MARPA has been asked to sign onto a letter supporting a bill that would repeal Subtitle B of the Internal Revenue Code of 1986 that relates to estate, gift, and generation-skipping taxes. The Bill is entitled the Death Tax Repeal Act of 2017.
Although it is typically thought of as only affecting the very wealthy, the estate tax can also have an effect on small and family-owned businesses; particularly those that are land- or asset-rich but cash poor. One oft-cited example is that of the family farmer, whose is land-rich (the value of his real property is high) but operating on very thin margins and doesn’t have a large amount of cash saved or other liquid assets. The family of the farmer may be forced to sell off a piece of the farm land in order to raise the money to pay the estate tax assessed against the total value of the farm upon the farmer’s death.
More close to home, in the aviation industry, companies may have millions of dollars in inventory that would be counted toward the value of a family business owner’s estate. This sort of inventory often cannot be quickly liquidated upon a business owner’s death to cover an estate tax assessed against the value of the business (that includes that inventory). Additionally, because many companies rely on their inventory as collateral against which to take out loans or lines of credit, they cannot simply depreciate the value of the inventory to zero to minimize the value of the business for estate tax purposes, or they risk also minimizing the apparent value of the business as a whole.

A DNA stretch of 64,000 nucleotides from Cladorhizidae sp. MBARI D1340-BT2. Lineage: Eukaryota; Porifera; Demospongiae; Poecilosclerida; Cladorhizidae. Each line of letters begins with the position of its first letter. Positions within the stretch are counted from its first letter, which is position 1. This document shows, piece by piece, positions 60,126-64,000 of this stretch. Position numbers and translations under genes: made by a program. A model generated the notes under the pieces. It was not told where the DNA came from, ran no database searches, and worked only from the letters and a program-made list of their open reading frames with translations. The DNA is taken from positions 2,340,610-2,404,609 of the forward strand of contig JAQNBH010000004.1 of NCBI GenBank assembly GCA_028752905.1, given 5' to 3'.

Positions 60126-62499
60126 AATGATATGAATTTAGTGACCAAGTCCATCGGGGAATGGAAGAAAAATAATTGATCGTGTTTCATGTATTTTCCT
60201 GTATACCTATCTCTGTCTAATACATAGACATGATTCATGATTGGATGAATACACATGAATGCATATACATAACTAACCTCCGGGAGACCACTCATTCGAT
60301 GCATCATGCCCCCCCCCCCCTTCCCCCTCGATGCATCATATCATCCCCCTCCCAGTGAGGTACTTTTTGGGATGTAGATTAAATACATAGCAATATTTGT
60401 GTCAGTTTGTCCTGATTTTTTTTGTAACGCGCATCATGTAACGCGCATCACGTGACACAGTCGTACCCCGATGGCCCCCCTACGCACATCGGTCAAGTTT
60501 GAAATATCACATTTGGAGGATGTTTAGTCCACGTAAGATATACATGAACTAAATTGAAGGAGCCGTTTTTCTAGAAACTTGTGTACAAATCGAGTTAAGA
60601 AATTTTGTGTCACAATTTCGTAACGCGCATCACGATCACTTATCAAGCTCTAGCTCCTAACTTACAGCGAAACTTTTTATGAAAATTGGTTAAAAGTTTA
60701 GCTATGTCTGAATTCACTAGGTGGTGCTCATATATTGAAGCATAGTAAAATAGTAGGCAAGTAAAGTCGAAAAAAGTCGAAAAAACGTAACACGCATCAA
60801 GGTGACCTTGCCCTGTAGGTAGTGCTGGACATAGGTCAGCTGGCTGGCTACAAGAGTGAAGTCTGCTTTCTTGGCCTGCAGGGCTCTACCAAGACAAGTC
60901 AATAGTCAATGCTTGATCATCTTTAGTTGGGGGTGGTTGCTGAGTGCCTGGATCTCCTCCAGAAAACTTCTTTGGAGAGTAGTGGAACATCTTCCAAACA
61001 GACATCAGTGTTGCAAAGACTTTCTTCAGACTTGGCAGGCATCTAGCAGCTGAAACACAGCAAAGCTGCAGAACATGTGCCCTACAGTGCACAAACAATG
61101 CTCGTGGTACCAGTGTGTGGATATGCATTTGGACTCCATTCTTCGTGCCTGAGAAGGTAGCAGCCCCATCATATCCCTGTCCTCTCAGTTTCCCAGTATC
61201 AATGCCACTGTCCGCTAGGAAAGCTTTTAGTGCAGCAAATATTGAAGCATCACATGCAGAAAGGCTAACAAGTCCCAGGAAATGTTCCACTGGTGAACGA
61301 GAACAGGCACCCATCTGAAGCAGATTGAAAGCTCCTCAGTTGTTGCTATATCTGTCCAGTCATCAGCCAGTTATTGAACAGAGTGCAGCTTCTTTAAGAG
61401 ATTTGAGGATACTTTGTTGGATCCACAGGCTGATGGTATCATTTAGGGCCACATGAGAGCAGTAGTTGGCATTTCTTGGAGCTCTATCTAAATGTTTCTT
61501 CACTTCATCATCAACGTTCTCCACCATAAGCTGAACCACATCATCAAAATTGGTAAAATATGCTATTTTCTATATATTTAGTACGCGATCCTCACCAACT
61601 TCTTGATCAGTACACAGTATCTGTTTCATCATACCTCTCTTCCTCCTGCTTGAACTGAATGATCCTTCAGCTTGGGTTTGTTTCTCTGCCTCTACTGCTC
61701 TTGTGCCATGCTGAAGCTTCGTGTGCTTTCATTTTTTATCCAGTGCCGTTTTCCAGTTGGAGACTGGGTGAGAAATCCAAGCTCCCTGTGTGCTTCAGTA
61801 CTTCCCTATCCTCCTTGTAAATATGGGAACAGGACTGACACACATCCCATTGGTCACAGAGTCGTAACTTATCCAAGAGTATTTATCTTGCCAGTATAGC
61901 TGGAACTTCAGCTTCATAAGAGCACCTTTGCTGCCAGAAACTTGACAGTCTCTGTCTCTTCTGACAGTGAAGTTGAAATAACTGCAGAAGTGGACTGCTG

On the other hand, many people feel that the estate tax is something that only effects the very wealthy and thus repeal should not be a high priority (or a priority at all).
I would like to hear what our members think. Is a letter supporting the Death Tax Repeal Act of 2017 something MARPA should sign on to? We have been asked to respond by Monday, January 23, so please let us know what you think before then. You can email your thoughts to MARPA’s VP of Government and Industry Affairs Ryan Aggergaard at email@example.com.